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Hopi eagle hunt raises hackles
Nestled in the arid Painted Desert of northeastern Arizona, Wupatki National Monument is the site of 700-year-old Hopi Indian ruins.
Long before the National Park System was established to preserve the ruins, Hopis considered the area a sacred ancestral spot. For thousands of years, young members of the tribe have scaled the mesas in search of golden eagle nests.
Considered messengers between the secular and spiritual world, the eagle chicks were smothered as a part of a Hopi ritual to attract rain to the area.
Today, controversy swirls over the tribe's request to capture baby golden eagles in the nationally protected area.
For the time being, the National Park Service has settled on a policy that would allow Hopis to capture the young eagles as part of their religious rites under the Religious Freedom Act. Conservation groups are watching carefully as the rule unfolds.
Currently, wildlife may be hunted or taken from national parks only where hunting is specifically authorized by law or treaty. Very few of these treaties exist. As a result, the NPS has repeatedly rejected attempts by tribes to assert traditional hunting rights.
In 1999, after Wupatki National Monument officials refused a request from the Hopi tribe to take golden eaglets, Secretary of the Interior Bruce Babbitt voided the park's decision and announced his intention to develop a new policy to accommodate Native American "take" of non-endangered species.
The controversy recalls the Makah tribe's legal battle over the right to hunt gray whales for subsistence in the Pacific Northwest.
Unlike gray whales, golden eagles are not listed under the Endangered Species Act. While the Fish and Wildlife Service has allowed tribes to kill golden eagles and hawks on many private and public lands, the agency has not extended the right on national parks.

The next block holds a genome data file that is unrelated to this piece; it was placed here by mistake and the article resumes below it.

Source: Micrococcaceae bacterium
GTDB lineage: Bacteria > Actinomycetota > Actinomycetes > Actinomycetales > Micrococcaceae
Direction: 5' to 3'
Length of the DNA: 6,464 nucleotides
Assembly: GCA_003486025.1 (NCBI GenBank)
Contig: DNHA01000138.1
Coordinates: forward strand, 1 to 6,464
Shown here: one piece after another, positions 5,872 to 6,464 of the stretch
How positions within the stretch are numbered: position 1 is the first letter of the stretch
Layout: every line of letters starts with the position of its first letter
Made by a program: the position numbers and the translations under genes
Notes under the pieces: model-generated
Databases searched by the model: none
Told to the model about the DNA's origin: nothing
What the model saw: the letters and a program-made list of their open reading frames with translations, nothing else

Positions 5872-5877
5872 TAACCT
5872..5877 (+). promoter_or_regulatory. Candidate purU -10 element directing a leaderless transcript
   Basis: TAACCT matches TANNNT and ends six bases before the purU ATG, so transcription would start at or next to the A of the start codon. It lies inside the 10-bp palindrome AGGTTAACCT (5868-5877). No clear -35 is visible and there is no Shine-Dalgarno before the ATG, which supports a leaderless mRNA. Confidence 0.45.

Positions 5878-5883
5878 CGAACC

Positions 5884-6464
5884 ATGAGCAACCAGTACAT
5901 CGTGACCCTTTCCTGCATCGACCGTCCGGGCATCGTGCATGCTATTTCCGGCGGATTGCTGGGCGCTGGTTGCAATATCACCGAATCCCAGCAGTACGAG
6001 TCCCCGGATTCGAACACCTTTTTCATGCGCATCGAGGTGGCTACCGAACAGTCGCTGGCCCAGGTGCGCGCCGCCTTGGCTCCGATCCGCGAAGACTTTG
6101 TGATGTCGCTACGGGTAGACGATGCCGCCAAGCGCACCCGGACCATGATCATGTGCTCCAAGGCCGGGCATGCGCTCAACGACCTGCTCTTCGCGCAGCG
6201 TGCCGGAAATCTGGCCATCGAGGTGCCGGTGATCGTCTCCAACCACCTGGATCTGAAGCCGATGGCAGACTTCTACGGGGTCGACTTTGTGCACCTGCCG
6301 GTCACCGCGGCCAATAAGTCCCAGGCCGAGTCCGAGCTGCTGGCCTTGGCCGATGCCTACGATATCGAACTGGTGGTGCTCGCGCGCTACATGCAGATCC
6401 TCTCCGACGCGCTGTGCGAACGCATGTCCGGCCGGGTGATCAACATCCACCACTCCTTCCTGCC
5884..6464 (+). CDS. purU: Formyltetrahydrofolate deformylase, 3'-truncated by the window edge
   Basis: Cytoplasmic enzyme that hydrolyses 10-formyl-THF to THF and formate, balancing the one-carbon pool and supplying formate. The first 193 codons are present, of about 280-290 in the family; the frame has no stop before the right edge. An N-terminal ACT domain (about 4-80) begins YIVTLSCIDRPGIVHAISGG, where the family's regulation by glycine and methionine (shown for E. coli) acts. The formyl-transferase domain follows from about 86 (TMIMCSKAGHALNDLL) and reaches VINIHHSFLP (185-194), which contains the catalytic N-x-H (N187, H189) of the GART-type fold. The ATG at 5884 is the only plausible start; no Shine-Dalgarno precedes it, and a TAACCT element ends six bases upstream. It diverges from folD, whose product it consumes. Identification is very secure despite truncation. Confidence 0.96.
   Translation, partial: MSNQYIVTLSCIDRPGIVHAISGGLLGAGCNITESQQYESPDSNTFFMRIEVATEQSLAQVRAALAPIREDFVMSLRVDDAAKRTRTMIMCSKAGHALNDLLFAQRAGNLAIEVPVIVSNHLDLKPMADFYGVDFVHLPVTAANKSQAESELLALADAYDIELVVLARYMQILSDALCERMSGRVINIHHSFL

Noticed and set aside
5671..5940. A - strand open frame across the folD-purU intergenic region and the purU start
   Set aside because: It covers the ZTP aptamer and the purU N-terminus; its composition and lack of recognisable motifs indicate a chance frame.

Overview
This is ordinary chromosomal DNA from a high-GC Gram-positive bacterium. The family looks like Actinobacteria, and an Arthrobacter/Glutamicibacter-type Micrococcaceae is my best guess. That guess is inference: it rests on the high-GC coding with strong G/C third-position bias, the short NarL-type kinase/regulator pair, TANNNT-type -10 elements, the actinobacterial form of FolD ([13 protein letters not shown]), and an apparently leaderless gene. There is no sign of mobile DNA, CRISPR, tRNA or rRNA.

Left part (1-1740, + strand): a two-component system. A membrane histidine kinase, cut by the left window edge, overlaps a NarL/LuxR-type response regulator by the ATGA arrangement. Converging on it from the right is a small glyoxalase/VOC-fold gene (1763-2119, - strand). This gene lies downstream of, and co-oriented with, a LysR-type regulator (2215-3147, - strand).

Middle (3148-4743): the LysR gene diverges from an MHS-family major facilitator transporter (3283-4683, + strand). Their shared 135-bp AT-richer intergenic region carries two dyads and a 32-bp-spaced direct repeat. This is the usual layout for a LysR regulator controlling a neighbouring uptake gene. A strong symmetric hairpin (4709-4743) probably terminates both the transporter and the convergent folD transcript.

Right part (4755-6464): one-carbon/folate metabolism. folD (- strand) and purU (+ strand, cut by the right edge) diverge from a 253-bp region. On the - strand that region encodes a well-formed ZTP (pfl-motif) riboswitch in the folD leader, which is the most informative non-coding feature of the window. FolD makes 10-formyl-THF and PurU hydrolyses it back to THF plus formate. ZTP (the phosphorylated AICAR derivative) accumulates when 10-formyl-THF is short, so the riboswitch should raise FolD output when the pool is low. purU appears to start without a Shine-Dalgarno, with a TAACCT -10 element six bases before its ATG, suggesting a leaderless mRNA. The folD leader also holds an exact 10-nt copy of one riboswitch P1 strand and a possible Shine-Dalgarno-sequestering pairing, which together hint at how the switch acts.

Conservation groups have expressed concern that the rule could open the door to widespread hunting on federally protected land.
According to the Public Employees for Environmental Responsibility, the draft proposal could "end the status of national parks as wildlife sanctuaries."
A PEER survey found that Indian tribes have submitted proposals to hunt in a number of national parks. More than a third of the national parks surveyed by PEER reported requests from affiliated tribes to hunt, trap or otherwise collect animals.
In the Grand Canyon, for example, the Hualapi tribe has asked to hunt bighorn sheep and deer on park land. In Glacier National Park, the Kootenai tribe is attempting to establish reservation rights on park land that would include hunting.
Non-native groups have also proposed to hunt in national parks. In 1986 the National Rifle Association sued the Interior Department on the basis that hunting and trapping was consistent with the park's mandate to conserve wildlife. The case was denied but conservation groups worry that similar proposals may reappear.
PEER is concerned that there are not enough golden eagles at Wupatki to support the take and has criticized the Department of the Interior for refusing to release population data about golden eagles.
"This lame-duck move by secretary Babbitt is bad policy done badly," said PEER director Frank Buono, a former superintendent at Joshua Tree National Park. "A policy change of this magnitude should be submitted to Congress for open debate rather than accomplished through administrative subterfuge."
The eaglet issue is not cut-and-dried in the conservation community. After debating the issue internally for more than a year, the Wilderness Society remains neutral on the issue.
"We are waiting to see how the proposed rule is written," said Rose Fennell, park director for the Wilderness Society. "It's a sticky wicket. The environmental community works a lot with different Native American groups. There are tribes we have turned to time and time again, and they have turned to us."
Copyright 2000, Environmental News Network, All Rights Reserved
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